“Travel and change of place impart new vigor to the mind.” – Seneca
September 26, 2007: Visiting the Palace of Knossos
Yesterday was our first day in Crete and we went straight from the ferry to Knossos. The palace at Knossos was sprawling and packed with tour groups. The architecture of the palace and the sophistication of it all was amazing; the fact that such a huge structure would be made from such primitive tools is fascinating. While some of Sir Arthur Evans’ “reconstitution” of the site was helpful in envisioning how the palace would have been, a lot of it was also very distracting.
Reflections: Knossos was amazing. I vividly remember wandering down the roads, half-listening to our Professor (who was rocking his infamous powder blue linen jacket) but mostly trying to absorb my surroundings. Knossos is a Minoan Palace, which makes it home to one of the most primitive civilizations known to man. Legend has it that the minotaur stalked the pathways of the labyrinth at Knossos. I’ll let you make your own decisions on that, but there was certainly something special about this mountain palace. Like many places in Greece, there is a charge in the air here, leaving you feeling energized, curious, and inspired.
September 30, 2007: Hiking the Samaria Gorge, Chania, Crete
Once our bus finished careening up the mountain my nerves calmed down a little bit. The initial descent wasn’t as steep and perilous as I envisioned it being. It was more of a legit path with a railing, but since the rocks were fairly loose and worn smooth, it was a bit tricky. If I wanted to actually look at the scenery at any point, I literally had to stop because I would have slipped and killed myself.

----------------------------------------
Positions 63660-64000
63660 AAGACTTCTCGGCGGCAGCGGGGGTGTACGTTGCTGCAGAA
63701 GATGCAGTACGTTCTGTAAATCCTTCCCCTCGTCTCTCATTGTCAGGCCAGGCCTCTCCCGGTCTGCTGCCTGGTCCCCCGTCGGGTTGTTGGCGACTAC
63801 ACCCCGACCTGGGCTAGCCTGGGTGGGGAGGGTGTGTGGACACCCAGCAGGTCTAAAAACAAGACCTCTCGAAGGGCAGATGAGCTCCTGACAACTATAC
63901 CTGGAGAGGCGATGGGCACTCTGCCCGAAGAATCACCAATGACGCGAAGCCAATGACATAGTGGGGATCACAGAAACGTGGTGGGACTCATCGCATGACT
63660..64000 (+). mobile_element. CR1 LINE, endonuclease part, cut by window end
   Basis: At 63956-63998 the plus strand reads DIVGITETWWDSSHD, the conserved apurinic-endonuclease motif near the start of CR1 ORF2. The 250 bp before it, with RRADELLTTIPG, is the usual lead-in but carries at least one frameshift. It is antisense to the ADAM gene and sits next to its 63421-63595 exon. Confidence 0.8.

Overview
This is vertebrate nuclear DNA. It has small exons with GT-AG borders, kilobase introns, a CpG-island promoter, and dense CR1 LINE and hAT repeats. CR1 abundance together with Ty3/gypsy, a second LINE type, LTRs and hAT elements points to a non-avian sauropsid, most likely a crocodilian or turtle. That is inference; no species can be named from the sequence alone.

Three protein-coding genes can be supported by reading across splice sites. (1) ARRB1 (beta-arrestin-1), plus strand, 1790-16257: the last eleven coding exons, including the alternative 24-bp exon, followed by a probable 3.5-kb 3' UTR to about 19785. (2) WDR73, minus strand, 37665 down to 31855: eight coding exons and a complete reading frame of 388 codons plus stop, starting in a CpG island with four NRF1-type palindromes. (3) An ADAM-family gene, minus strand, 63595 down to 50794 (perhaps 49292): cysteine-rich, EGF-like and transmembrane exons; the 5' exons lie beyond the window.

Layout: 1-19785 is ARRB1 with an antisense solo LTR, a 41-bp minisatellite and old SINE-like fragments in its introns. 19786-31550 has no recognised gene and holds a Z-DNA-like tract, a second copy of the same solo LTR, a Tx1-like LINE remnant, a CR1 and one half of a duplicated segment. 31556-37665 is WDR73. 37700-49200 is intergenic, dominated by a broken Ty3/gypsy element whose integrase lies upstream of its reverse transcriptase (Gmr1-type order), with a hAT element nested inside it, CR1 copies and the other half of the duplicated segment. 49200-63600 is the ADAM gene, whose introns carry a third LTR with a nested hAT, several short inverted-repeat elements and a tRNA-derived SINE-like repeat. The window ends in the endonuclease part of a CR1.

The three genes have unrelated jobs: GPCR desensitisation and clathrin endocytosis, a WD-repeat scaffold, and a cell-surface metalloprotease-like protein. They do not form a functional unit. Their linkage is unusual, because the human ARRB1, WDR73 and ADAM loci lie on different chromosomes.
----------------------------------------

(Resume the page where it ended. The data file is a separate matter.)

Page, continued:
After the second bathroom area (and I use the term “bathroom” loosely because it was a porcelain hole in the ground with foot placements), we started singing Disney songs to keep us going. Mulan was the soundtrack of choice.
Anyway, the hike was long and my feet were killing me by the end. Once we descended into the actual gorge, it was even harder to walk because everything was just loose stone. The views were amazing, though, and, in the end, I am glad I did it.
Reflections: Man, did I bitch and moan about having to hike this gorge. I still bring it up in casual conversation with my mother (“Hey, remember that time I hiked a gorge?”) It was a 10ish-mile hike, and I was completely unprepared (ie. I only had my fashion-over-function tennis shoes). I continue to be proud of myself for doing the hike, though, and incredibly happy that I did it. I’ve literally never done anything like it, before or since. First of all, it was gorgeous. The trees, the boulders, the little rock formations that past hikers had created and left as monuments to the gods and nature. The camaraderie with my little hiking group as we tromped through climate changes, suspicious terrain, and potentially dangerous animals (I mean, there probably were some there…) What I remember most, though, is finally emerging from the gorge and half-hobbling straight into the Mediterranean Sea. The salt DID NOT feel great on the several hike-related injuries I had sustained. But the warm water was soothing and calming, and felt like a wonderful reward. I would love to go back and hike Samaria Gorge again (who am I and what have I done with Kate?!) Any takers?